01 Jan 2017
As DHH talks in his blog, writing software is hard, which I can’t agree
First of all, I declaim that I am at my 28.
Obviously it is not the age of a senior software engineer.
but I am one of the people who uses software very early, i.e. at 10 in 1999.
Coding is hard
The most thing I want to talk about is coding. DHH makes it clear that no
super-duper easiness will help you about coding. Problems get solved by using
new coding technique such as new languages, frameworks or libs, but not all.
Coding is still hard. Writing good code is not simply applying cool technique or
some super cool “best practices”.
If the code doesn’t solve the users’ problems, it means nothing.
If the code causes more problems after merged, it means nothing.
If the code breaks the system it belongs to, it means nothing.
You really want to make a good piece of coding. You learn many different things,
compute science theories, algorithms, language rules, different libraries, other programmers’ code and many
others. But it won’t make you great if your code breaks things.
Coding is something about the language
Even if you make hard to learn many techniques and apply them into your code, it
won’t get you right. So there is something between your code and good code.
Let’s think a bit further. You write your code in computer languages, and you
think it is the language used for you and computers only. But you are WRONG.
In fact, coding is not just coding for the computer. The final target you write to and compute with is not the computer, but the human being. I am not talking about the customers, but the involvees, including you and your team.
Maybe you are confused about this. Let me make it simpler. When you begin to write the code and get it shipped to customers, your team designs the product, writes the code, reviews and verify it before deliver.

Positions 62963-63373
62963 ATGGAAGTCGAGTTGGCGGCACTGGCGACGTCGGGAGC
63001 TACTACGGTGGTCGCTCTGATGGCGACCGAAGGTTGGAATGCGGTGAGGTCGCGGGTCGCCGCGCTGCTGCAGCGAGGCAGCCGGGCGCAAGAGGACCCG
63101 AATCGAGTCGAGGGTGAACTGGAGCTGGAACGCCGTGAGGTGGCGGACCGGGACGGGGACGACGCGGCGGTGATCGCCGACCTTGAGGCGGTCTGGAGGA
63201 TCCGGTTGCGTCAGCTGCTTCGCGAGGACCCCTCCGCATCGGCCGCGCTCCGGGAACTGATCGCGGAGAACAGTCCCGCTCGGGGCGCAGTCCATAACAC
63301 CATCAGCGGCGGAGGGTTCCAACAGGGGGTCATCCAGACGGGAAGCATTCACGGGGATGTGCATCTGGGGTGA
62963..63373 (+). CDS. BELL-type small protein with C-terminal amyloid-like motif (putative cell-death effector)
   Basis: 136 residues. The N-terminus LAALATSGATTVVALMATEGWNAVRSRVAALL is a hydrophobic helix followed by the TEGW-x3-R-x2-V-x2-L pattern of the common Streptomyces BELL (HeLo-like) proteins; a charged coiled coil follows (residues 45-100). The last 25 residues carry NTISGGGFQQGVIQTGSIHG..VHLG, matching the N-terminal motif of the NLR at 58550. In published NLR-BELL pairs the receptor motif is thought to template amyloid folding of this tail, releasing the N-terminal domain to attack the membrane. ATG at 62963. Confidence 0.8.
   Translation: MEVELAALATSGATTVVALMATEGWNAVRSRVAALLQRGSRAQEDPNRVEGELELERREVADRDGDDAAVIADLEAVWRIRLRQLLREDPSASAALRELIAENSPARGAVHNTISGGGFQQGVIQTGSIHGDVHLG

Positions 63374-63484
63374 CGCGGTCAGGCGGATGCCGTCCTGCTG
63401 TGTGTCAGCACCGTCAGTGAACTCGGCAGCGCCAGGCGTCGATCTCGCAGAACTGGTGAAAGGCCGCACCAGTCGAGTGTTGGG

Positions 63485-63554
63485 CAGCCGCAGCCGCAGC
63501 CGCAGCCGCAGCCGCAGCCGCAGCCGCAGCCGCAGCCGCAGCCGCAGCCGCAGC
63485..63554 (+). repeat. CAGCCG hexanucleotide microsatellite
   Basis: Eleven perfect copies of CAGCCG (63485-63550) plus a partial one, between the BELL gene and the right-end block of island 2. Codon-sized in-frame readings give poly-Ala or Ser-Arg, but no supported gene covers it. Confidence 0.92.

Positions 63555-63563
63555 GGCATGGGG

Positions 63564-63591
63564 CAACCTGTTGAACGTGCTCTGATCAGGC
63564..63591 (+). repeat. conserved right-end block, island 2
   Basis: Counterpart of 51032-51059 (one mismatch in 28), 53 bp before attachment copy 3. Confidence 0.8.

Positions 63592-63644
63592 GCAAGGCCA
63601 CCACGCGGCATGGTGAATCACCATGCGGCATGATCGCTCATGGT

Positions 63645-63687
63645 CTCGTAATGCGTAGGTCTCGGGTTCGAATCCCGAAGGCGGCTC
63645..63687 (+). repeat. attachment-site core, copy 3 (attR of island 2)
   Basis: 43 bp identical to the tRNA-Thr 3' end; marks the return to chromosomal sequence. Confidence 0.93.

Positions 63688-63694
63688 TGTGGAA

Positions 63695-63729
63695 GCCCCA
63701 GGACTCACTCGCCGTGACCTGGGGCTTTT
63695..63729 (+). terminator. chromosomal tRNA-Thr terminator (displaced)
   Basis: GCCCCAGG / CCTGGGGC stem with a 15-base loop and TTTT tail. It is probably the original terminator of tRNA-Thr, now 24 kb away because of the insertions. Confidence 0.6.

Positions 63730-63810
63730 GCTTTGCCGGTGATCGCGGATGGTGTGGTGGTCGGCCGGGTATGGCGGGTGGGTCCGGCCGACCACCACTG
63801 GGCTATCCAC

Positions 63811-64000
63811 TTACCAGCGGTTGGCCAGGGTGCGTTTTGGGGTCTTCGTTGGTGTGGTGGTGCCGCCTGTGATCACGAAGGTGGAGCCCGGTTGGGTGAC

And your customers use your product and feed back about it. You all get involved. Ideas and thoughts are communicated via the software, or simpler, the code.
The Final Goal
So that’s what the computer stands for, an invention to compute the human being.
PS: Happy New Year!
21 Aug 2016
Linux Kernel provides null_blk module since 3.13, which can be used for
benchmarking various block-layer implementations. Also it can be used as a
dummy device to diagnostic storage system issues.
Check your kernel has null_blk module
grep CONFIG_BLK_DEV_NULL /boot/config-$(uname -r)
grep CONFIG_BLK_DEV_NULL /proc/config
for example centos 7 has:
Use Null blk
the usage is much like zram,
just insmod this module:
you can find two 250 GB-sized block device added
nullb0 251:0 0 250G 0 disk
nullb1 251:1 0 250G 0 disk
and run some benchmark on them:
dd if=/dev/zero of=/dev/nullb0 bs=4k oflag=direct
dd if=/dev/nullb0 of=/dev/null bs=4k iflag=direct
hdparm -tT /dev/nullb0
aio-stress -O -s 64m -r 256k -i 1024 -b 1024 /dev/nullb0
fio --ioengine=libaio --readwrite=randread --bs=4k --filename /dev/nullb0 --name journal_test --thread --norandommap --numjobs=200 --iodepth=64 --runtime=30 --time_based --group_reporting
fio --ioengine=libaio --readwrite=randwrite --bs=4k --filename /dev/nullb0 --name journal_test --thread --norandommap --numjobs=200 --iodepth=64 --runtime=30 --time_based --group_reporting
if you turn on scsi_mq, you will find incredible iops on your fio
benchmarks, such as 5M iops on randread on my machine.
null_blk module has many parameters provided, use can tune:
submit_queues: the number of submission queues
gb: size in GiB
bs: block size in bytes
nr_devices: number of devices to register
completion_nsec: time in ns to complete a request in hardware
hw_queue_depth: queue depth for each hardware queue
for the case for debian backported 4.6.0 kernel:
sudo modinfo null_blk
author: Jens Axboe <firstname.lastname@example.org>
vermagic: 4.6.0-0.bpo.1-amd64 SMP mod_unload modversions
parm: submit_queues:Number of submission queues (int)
parm: home_node:Home node for the device (int)
parm: queue_mode:Block interface to use (0=bio,1=rq,2=multiqueue)
parm: gb:Size in GB (int)
parm: bs:Block size (in bytes) (int)
parm: nr_devices:Number of devices to register (int)
parm: use_lightnvm:Register as a LightNVM device (bool)
parm: irqmode:IRQ completion handler. 0-none, 1-softirq, 2-timer
parm: completion_nsec:Time in ns to complete a request in hardware. Default: 10,000ns (ulong)
parm: hw_queue_depth:Queue depth for each hardware queue. Default: 64